German Chancellor Angela Merkel sought on Tuesday (September 13th) to quash speculation that Greece could soon declare bankruptcy, urging politicians to be more cautious in their public comments on the options facing the debt-laden Balkan nation.
“I think we will do Greece the biggest favour by not speculating much, but instead encouraging Greece to implement the commitments it has made,” she told Berlin-based public broadcaster RBB Inforadio.
Her comments came a day after German Vice-Chancellor and Economy Minister Philipp Roesler suggested in a press article on Monday that “an orderly bankruptcy of Greece” was one of the possible ways for stabilising the euro.
In an apparent rebuke to her deputy and other German politicians circulating that scenario, Merkel said what was urgently needed instead was concerted action to prevent the contagion from spreading to other Eurozone members.
“The top priority is to avoid an uncontrolled insolvency, because that would not just affect Greece,” she said. “Everyone should weigh their words very carefully. What we do not need is volatility on the financial markets. The uncertainties are already big enough.”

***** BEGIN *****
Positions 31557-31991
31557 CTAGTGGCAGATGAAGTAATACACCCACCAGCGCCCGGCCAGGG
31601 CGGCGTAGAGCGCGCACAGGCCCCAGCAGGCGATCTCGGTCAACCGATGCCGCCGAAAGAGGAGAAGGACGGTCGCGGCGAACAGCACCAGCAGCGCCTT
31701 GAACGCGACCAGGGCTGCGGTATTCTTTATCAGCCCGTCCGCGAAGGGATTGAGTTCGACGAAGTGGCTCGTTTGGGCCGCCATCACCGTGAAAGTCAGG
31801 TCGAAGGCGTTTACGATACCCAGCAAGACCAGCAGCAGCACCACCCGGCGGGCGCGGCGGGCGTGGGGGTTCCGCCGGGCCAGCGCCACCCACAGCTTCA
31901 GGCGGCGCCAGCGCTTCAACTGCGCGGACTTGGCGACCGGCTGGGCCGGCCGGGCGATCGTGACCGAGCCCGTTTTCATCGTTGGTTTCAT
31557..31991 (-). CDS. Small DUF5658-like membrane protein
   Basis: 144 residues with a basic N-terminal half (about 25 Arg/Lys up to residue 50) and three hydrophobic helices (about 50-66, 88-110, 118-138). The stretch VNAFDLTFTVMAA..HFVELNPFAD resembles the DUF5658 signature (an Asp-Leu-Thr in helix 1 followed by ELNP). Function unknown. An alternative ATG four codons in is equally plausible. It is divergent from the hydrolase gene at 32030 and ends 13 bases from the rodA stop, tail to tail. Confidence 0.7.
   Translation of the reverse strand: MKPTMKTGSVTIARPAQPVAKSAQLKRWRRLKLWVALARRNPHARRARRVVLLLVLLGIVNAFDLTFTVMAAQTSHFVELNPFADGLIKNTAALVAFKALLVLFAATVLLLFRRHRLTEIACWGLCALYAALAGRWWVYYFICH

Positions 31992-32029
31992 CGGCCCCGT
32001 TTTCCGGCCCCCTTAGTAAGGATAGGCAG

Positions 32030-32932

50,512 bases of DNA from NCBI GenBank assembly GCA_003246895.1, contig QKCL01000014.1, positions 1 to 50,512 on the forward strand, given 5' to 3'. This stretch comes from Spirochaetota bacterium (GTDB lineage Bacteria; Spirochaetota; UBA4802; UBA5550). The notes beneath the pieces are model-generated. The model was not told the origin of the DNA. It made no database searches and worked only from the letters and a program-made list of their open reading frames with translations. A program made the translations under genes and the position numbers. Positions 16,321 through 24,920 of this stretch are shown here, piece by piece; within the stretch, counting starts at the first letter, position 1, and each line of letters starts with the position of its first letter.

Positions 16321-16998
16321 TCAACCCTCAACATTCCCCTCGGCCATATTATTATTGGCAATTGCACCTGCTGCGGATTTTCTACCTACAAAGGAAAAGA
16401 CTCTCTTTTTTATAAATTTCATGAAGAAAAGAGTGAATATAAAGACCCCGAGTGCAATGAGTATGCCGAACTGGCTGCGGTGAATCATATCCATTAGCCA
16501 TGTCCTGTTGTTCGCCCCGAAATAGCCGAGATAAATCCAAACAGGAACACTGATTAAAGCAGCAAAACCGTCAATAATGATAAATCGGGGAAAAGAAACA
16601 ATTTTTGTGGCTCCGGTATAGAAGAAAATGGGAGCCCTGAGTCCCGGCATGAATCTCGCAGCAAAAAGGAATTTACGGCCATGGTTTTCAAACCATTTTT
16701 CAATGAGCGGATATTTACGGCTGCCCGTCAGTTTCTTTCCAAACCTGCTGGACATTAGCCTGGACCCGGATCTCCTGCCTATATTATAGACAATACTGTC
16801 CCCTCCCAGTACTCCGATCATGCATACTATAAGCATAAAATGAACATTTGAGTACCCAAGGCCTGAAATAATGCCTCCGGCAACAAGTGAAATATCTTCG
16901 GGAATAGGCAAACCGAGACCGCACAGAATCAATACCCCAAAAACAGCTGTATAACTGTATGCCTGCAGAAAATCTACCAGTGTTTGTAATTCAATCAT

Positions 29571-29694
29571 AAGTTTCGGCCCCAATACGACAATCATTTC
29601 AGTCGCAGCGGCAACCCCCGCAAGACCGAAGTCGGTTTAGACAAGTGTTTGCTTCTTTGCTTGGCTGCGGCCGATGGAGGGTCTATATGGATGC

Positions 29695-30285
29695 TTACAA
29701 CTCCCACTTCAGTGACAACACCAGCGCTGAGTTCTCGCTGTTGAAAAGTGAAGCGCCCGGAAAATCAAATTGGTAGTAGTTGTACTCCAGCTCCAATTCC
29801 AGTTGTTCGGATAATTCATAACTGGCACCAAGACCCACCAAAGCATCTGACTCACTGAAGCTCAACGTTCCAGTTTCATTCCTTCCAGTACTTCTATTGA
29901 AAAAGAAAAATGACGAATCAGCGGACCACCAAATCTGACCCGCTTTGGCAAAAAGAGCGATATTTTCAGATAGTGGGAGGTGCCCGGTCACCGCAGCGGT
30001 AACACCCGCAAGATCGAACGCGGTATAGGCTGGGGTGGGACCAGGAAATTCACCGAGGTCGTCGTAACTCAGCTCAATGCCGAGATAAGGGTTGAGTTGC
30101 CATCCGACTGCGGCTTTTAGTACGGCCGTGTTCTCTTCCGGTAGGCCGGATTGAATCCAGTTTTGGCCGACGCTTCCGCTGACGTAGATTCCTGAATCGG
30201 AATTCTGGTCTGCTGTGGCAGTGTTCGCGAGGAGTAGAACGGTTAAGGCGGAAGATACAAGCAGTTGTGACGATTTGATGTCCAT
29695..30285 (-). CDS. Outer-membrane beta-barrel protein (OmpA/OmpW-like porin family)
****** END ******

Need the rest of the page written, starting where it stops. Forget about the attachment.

Merkel’s statement came ahead of a conference call between her, French President Nicolas Sarkozy and Greek Prime Minister George Papandreou, which is scheduled to take place on Wednesday.
Papandreou is expected to urge the leaders of the two biggest Eurozone economies to up the pressure on their banks to the take part in the private-sector involvement part of the planned second bailout for the Balkan country, Athens-based daily Kathimerini reported.
The discussion is expected to also focus on the Greek government’s privatisation programme and measures to cut public sector spending, a key requirement for the country to get the critically needed next 8-billion-euro tranche under its first bailout from the EU and the IMF.
The purpose of the reportedly hastily arranged conference call would be for Merkel and Sarkozy to assure Papandreou of their support for his efforts to reform the country’s economy. Ahead of an upcoming visit of EU, European Central Bank and IMF auditors to Athens, the two leaders are also expected to stress that Greece must show tangible progress in meeting the requirements for the next tranche under the 110-billion-euro rescue package agreed last year.
The Eurozone has been criticised for months for dragging its feet on measures to resolve its debt crisis, which has already claimed not only Greece, but Portugal and Ireland as well. There are growing fears now that Italy, the third biggest economy among the 17 EU nations using the common currency, whose debt stands at 120% of GDP, may become the next member of the euro club to fall. Investors are also worried about Spain, the Eurozone’s fourth largest economy.